Containers are a great unit of deployment. They’re a great way to isolate code, reduce attack areas, and, well, contain a service. When it comes to deployment in production, operational attributes of containers must be considered.
Container technology can enable significant density (described in terms of containers per vm) while retaining isolation between services. However, is this something we want to take advantage of operationally? Two significant issues with pushing for >1 container per vm come to mind.
First, for security-sensitive workloads, container technology provides a lesser security model than virtual machines on a hypervisor. A shared kernel forces us to trust user mode container orchestration tools (e.g. Docker, the daemon of which still runs as root) and kernel level constructs (e.g. cgroups and namespaces). Regardless of your feelings of the maturity level of this code, the fact of the matter is that there is simply a larger attack surface.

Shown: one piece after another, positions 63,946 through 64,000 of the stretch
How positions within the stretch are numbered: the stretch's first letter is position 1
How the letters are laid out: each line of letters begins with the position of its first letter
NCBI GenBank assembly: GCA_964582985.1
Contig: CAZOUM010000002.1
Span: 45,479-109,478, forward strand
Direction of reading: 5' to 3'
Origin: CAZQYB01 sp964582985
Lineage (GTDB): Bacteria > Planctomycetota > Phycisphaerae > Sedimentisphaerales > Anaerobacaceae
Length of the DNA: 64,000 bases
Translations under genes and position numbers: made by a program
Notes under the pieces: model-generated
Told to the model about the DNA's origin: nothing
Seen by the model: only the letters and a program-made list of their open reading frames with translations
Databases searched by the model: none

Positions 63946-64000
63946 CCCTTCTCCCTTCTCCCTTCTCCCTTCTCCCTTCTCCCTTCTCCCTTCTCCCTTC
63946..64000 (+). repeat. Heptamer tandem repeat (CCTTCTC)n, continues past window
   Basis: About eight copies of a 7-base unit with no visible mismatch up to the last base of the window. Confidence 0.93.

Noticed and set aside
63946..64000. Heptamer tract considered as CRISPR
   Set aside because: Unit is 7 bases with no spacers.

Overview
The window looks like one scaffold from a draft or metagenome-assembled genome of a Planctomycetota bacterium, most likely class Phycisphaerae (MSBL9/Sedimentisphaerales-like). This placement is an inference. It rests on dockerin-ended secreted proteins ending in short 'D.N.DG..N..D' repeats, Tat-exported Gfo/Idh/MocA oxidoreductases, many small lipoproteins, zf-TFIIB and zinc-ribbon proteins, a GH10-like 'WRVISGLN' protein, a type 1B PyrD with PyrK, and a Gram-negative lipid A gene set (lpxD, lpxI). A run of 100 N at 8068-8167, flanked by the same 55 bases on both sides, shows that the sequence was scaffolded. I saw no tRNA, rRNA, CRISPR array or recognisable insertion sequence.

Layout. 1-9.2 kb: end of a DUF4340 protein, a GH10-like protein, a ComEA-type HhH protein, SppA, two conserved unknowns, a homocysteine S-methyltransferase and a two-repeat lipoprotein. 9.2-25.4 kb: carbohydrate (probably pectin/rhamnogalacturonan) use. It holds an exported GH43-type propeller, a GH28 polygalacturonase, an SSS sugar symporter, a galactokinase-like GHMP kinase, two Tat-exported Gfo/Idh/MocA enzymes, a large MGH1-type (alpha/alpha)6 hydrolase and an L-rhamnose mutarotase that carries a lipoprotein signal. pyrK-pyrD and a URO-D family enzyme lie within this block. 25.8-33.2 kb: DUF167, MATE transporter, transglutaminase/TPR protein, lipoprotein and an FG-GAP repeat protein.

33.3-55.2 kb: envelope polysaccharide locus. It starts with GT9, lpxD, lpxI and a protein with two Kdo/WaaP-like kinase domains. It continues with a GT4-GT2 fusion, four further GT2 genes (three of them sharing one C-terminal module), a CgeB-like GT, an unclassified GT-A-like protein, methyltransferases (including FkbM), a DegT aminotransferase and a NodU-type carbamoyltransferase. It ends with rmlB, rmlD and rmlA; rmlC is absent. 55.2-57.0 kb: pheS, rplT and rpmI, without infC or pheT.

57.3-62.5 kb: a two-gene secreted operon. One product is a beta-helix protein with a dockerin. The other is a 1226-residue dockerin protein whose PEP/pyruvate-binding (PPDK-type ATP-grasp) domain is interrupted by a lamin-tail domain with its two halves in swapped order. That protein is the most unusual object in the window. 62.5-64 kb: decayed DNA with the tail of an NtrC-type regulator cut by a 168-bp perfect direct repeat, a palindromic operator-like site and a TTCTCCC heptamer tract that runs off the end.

For this reason, only containers that implicitly trust each other can feel free to share a virtual machine in production. However, should they? The second consideration here is performance. For years we’ve been moving as an industry to more granular, single purpose virtual machines. A mail server, a web server with a single app or service, a database server, etc. Does the logic here really change with the introduction of containers? I believe the same reasons that push us toward single purpose virtual machines still hold true for containers. It becomes exponentially more difficult to deploy and manage virtual machines that contain mixed workloads. In addition, you can no longer tailor the characteristics (network, disk, ram, cpu) of the virtual machine to the workload, but need to pick general configurations.